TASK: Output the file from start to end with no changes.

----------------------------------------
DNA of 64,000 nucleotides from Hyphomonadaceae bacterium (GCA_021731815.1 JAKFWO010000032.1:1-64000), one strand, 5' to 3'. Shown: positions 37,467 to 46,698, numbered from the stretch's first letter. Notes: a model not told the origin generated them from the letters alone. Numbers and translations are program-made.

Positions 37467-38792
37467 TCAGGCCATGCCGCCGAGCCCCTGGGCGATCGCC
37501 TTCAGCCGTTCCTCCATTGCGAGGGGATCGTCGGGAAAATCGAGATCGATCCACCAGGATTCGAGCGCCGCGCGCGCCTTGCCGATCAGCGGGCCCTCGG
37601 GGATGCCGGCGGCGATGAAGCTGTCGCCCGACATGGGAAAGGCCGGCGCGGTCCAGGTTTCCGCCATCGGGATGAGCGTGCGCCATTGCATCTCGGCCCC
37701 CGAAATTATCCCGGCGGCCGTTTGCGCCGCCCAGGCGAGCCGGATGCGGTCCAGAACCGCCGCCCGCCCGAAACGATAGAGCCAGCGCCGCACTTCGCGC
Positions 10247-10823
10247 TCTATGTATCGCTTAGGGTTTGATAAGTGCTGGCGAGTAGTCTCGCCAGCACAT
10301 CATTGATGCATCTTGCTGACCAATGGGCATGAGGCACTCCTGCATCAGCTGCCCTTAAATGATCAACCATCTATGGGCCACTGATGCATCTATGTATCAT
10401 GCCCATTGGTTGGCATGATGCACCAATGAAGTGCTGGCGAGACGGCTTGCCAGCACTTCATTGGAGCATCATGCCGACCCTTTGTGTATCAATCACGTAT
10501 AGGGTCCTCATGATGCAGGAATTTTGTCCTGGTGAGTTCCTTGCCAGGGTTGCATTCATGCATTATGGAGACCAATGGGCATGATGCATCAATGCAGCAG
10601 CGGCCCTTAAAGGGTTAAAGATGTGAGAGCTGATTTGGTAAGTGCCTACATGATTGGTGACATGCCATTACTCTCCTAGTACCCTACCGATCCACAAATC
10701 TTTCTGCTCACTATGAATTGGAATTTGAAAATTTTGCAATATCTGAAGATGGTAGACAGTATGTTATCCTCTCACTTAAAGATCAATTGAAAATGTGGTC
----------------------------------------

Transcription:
DNA of 64,000 nucleotides from Hyphomonadaceae bacterium (GCA_021731815.1 JAKFWO010000032.1:1-64000), one strand, 5' to 3'. Shown: positions 37,467 to 46,698, numbered from the stretch's first letter. Notes: a model not told the origin generated them from the letters alone. Numbers and translations are program-made.

Positions 37467-38792
37467 TCAGGCCATGCCGCCGAGCCCCTGGGCGATCGCC
37501 TTCAGCCGTTCCTCCATTGCGAGGGGATCGTCGGGAAAATCGAGATCGATCCACCAGGATTCGAGCGCCGCGCGCGCCTTGCCGATCAGCGGGCCCTCGG
37601 GGATGCCGGCGGCGATGAAGCTGTCGCCCGACATGGGAAAGGCCGGCGCGGTCCAGGTTTCCGCCATCGGGATGAGCGTGCGCCATTGCATCTCGGCCCC
37701 CGAAATTATCCCGGCGGCCGTTTGCGCCGCCCAGGCGAGCCGGATGCGGTCCAGAACCGCCGCCCGCCCGAAACGATAGAGCCAGCGCCGCACTTCGCGC
Positions 10247-10823
10247 TCTATGTATCGCTTAGGGTTTGATAAGTGCTGGCGAGTAGTCTCGCCAGCACAT
10301 CATTGATGCATCTTGCTGACCAATGGGCATGAGGCACTCCTGCATCAGCTGCCCTTAAATGATCAACCATCTATGGGCCACTGATGCATCTATGTATCAT
10401 GCCCATTGGTTGGCATGATGCACCAATGAAGTGCTGGCGAGACGGCTTGCCAGCACTTCATTGGAGCATCATGCCGACCCTTTGTGTATCAATCACGTAT
10501 AGGGTCCTCATGATGCAGGAATTTTGTCCTGGTGAGTTCCTTGCCAGGGTTGCATTCATGCATTATGGAGACCAATGGGCATGATGCATCAATGCAGCAG
10601 CGGCCCTTAAAGGGTTAAAGATGTGAGAGCTGATTTGGTAAGTGCCTACATGATTGGTGACATGCCATTACTCTCCTAGTACCCTACCGATCCACAAATC
10701 TTTCTGCTCACTATGAATTGGAATTTGAAAATTTTGCAATATCTGAAGATGGTAGACAGTATGTTATCCTCTCACTTAAAGATCAATTGAAAATGTGGTC